Buccal Epithelial Cells with Adherent Bacterial Cells Revealed by Negative Staining - Instructions for Students

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Buccal Epithelial Cells with Adherent Bacterial Cells Revealed by Negative Staining


The human body represents an enormous and extraordinarily diverse collection of surface habitats and micro-niches potentially available for colonization by biofilm associated micro flora. At birth the body is essentially sterile but soon becomes colonized by a variety of microorganisms. With continuous exposure to environmental surfaces and to human contact the biofilms become increasingly complex and gradually approach those typical of adults for a given geographical and perhaps even ethnic population. This accumulation of microbial cells eventually out numbers the human cells in the body by as much as tenfold. Despite this huge population of microbes, much of the body remains sterile in healthy individuals. The blood, and most body fluids, the heart, skeleton and skeletal muscles and the tissues of most organs, brain, liver, kidneys, the lymphatic system and the body cavities remain sterile until exposed to serious illness or injury. Other body regions including the skin, the gastrointestinal tract, the urogenital tract and the oropharynx develop a rich and diverse array of biofilms. In many instances such as periodontal disease, organisms present are the same as those found in healthy mouth tissues. The difference lies in the proportion of organisms present and the time over which they can have their affect. Maintenance of the healthy micro-flora ratio depends upon proper diet (low in sugar), and proper oral hygiene. That is to say, your mother was right all along.

The flora of the mouth is one of the most intensively studied human microbial communities. Over 500 different species of bacteria have been identified in the oral cavity. Microbiologists have concentrated on the microbes that form plaque on the teeth because this flora is responsible for dental caries and periodontal disease (Kolenbrander and Palmer, 2004). Relatively few investigations of the buccal mucosa have been done and those pertain mostly to children (Wilson 2005).

Supplies Needed:

1 tongue depressor
2 1 x 3 inch glass microscope slides
As Necessary Nigrosine dye
1 Oil immersion equipped microscope
As Necessary Immersion oil

Safety Note: tongue depressors should not be thrown in regular trash. They should be put either in an autoclave bag or in a beaker with bleach.

Students should wash their hands before leaving the lab.

Dispose of used glass slides in biohazard trash or bleach.


  1. Place a small drop of nigrosine dye near one end of a clean, standard (1 x 3 inch) microscope slide.
  2. Using a tongue depressor, gently scrape the inside of your cheek (buccal surface) so as to remove buccal epithelial cells.
  3. Pat the material gathered from the cheek into the drop of nigrosine dye.
  4. Hold a second clean slide at about a 45 degree angle to the slide containing the nigrosine dye. Back the slide up until it touches the dye/epithelial cell mixture. You should see the dye spread from side to side on the slide. Drag the drop of dye down the slide until the dye runs out.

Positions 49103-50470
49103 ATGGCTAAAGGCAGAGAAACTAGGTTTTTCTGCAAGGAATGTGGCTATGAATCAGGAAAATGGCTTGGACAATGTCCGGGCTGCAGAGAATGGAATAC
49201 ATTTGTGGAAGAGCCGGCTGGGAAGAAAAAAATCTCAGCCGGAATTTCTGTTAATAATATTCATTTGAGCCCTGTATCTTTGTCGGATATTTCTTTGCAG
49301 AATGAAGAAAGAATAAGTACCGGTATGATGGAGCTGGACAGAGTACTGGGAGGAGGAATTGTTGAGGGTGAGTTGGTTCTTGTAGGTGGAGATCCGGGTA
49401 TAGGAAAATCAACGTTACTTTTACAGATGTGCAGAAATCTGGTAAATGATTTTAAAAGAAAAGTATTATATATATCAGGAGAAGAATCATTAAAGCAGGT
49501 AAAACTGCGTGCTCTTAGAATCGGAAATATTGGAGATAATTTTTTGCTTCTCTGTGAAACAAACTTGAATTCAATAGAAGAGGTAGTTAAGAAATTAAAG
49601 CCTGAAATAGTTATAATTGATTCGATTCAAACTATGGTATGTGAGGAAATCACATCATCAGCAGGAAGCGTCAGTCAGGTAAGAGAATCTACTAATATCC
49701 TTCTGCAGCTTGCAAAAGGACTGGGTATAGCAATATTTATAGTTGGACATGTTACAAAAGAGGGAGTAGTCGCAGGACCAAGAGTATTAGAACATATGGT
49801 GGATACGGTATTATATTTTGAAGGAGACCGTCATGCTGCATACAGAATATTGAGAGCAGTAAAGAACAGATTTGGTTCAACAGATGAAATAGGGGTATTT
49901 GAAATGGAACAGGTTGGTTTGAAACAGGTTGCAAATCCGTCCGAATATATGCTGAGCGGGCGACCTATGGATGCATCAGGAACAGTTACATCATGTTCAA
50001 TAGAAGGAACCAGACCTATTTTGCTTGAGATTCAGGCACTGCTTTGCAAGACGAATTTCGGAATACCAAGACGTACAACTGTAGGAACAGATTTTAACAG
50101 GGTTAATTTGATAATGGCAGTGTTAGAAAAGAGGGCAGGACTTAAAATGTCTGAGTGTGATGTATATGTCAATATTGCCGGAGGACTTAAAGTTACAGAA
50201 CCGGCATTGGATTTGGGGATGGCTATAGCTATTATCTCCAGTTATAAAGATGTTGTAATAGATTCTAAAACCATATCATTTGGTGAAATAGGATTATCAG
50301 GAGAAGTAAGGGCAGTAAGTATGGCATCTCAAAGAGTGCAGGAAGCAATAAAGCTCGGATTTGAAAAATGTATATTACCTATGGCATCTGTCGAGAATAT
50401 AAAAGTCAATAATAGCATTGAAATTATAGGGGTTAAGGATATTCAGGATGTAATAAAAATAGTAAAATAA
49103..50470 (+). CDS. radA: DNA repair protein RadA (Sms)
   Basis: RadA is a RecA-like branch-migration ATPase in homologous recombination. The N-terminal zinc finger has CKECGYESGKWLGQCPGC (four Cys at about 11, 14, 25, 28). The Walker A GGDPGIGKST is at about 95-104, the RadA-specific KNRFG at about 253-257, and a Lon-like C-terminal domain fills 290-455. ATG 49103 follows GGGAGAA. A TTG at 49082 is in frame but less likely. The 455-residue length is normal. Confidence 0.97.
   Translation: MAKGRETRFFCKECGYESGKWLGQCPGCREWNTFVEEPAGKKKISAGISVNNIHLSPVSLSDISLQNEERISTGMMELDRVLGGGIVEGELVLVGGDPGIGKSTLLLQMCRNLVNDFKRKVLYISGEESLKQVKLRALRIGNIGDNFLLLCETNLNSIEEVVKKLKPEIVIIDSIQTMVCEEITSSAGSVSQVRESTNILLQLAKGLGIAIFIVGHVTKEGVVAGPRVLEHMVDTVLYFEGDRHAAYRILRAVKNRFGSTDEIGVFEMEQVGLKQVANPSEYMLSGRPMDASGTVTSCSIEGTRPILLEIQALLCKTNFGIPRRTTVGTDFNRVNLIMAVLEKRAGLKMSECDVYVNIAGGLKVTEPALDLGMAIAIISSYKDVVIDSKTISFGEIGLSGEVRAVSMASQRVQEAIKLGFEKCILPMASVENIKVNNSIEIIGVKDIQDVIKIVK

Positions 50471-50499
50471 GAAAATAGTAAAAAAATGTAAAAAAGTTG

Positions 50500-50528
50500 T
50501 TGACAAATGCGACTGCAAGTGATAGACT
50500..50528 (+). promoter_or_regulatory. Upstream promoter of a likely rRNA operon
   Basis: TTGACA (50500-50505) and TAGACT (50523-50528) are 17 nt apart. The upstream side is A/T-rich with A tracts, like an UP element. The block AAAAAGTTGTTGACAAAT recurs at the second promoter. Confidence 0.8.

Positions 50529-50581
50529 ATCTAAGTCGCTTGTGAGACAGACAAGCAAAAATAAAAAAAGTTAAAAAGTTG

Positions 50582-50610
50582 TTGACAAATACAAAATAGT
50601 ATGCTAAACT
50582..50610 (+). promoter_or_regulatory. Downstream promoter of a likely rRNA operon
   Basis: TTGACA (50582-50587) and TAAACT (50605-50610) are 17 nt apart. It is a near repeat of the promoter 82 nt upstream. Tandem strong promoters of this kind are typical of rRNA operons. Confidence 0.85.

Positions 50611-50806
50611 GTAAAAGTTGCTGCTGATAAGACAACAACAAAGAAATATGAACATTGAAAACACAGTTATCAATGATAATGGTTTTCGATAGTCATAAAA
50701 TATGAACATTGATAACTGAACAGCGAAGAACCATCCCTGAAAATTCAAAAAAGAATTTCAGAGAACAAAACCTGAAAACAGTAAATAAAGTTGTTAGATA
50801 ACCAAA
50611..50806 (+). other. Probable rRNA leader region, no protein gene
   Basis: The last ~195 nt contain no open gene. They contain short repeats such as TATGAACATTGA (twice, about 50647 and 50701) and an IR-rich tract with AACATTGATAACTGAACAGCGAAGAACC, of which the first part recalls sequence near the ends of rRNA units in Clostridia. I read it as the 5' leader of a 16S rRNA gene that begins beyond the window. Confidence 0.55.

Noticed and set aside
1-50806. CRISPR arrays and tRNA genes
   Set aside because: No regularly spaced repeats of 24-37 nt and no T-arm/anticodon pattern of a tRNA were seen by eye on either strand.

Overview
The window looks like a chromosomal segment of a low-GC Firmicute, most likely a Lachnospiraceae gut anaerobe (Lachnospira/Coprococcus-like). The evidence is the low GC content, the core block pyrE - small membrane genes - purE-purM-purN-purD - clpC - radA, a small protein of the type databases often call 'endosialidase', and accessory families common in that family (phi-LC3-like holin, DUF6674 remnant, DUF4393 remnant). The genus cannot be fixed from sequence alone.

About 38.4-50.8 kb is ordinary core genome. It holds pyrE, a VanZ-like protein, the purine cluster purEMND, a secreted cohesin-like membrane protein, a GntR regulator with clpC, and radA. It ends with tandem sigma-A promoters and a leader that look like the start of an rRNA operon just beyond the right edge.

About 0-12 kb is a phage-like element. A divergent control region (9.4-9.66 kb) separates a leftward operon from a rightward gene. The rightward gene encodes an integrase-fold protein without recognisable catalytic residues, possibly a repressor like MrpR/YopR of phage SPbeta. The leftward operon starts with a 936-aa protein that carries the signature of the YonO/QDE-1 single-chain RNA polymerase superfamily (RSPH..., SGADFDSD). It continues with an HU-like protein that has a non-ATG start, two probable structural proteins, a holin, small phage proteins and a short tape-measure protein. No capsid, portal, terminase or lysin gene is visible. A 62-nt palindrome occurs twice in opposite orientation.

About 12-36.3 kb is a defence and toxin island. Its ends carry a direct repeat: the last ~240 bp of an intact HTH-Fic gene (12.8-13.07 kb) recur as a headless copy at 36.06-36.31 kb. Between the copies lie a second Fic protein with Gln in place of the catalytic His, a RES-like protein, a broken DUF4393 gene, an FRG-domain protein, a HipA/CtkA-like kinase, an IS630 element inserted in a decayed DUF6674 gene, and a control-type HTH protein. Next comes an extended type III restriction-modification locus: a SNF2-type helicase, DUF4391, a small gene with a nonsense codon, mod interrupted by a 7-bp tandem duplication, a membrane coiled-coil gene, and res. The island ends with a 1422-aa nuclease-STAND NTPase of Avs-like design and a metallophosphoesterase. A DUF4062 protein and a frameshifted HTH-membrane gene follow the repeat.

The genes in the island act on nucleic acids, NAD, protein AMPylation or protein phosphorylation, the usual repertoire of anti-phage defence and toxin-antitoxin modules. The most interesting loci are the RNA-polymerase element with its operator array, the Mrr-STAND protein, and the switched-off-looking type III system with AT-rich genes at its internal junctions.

5. Allow the negatively stained slide to air dry (do not heat fix) and examine the buccal cells under the oil immersion lens.



First step in procedure for making a nigrosine smear.
Second step in procedure for making a nigrosine smear.
Third step in procedure for making a nigrosine smear.
Figure 1. Procedure for making a nigrosine smear.

Observations and questions:

  1. Make a drawing of one squamous epithelial cell and include representative prokaryotic cells at the same scale. If you can, estimate the size of the epithelial cell and of the bacterial cells using a calibrated ocular micrometer. Use this information in the following calculation. Or adopt this alternative procedure using the squamous epithelial cell photo, Figure 2.
  2. A squamous epithelial cell with adherent diplococcus-type bacterial cells.
    Figure 2. A squamous epithelial cell with adherent diplococcus-type bacterial cells. Photo courtesy of Jeff Plochocki and John Lennox, Penn State Altoona; captured with a Zeiss Axiostar Plus, Carl Zeiss, Germany 2.
  3. You will immediately notice an enormous difference in size between a typical prokaryotic cell and a typical eukaryotic cell. Can you estimate the order of magnitude difference in volume between these prokaryotic cells and the epithelial cell?

    1. Using the scale bar and the assumption that the pictured squamous cell is rectangular and rather flat (thickness about 15 µm), estimate the volume of the epithelial cell.

    2. Using the scale bar, estimate the diameter of the streptococcal cells on the epithelial cell surface, and estimate the volume of a typical prokaryotic cell (πr3).

    3. Determine the ratio by division. What is the order of magnitude of the difference?

  4. Microbiologists have estimated that there are more prokaryotic cells in the human body than eukaryotic cells (Wilson, 2005). Count the number of prokaryotic cells adhering to 10 eukaryotic cells. What is the ratio of prokaryotic cells to eukaryotic cells in this human tissue?


Wilson, M. 2005., Microbial Inhabitants of Humans: Their Ecology and Role in Health and Disease. Cambridge University Press. Cambridge, UK.

This material is based upon work supported by the National Science Foundation under Grant No. 0618744, and in part by the Waksman Foundation for Microbiology. Developed in collaboration with Dr. John Lennox, Penn State Altoona. Any opinions, findings, and conclusions or recommendations expressed in this material are those of the author(s) and do not necessarily reflect the views of the National Science Foundation.
©2002-2008 Center for Biofilm Engineering, http://www.biofilm.montana.edu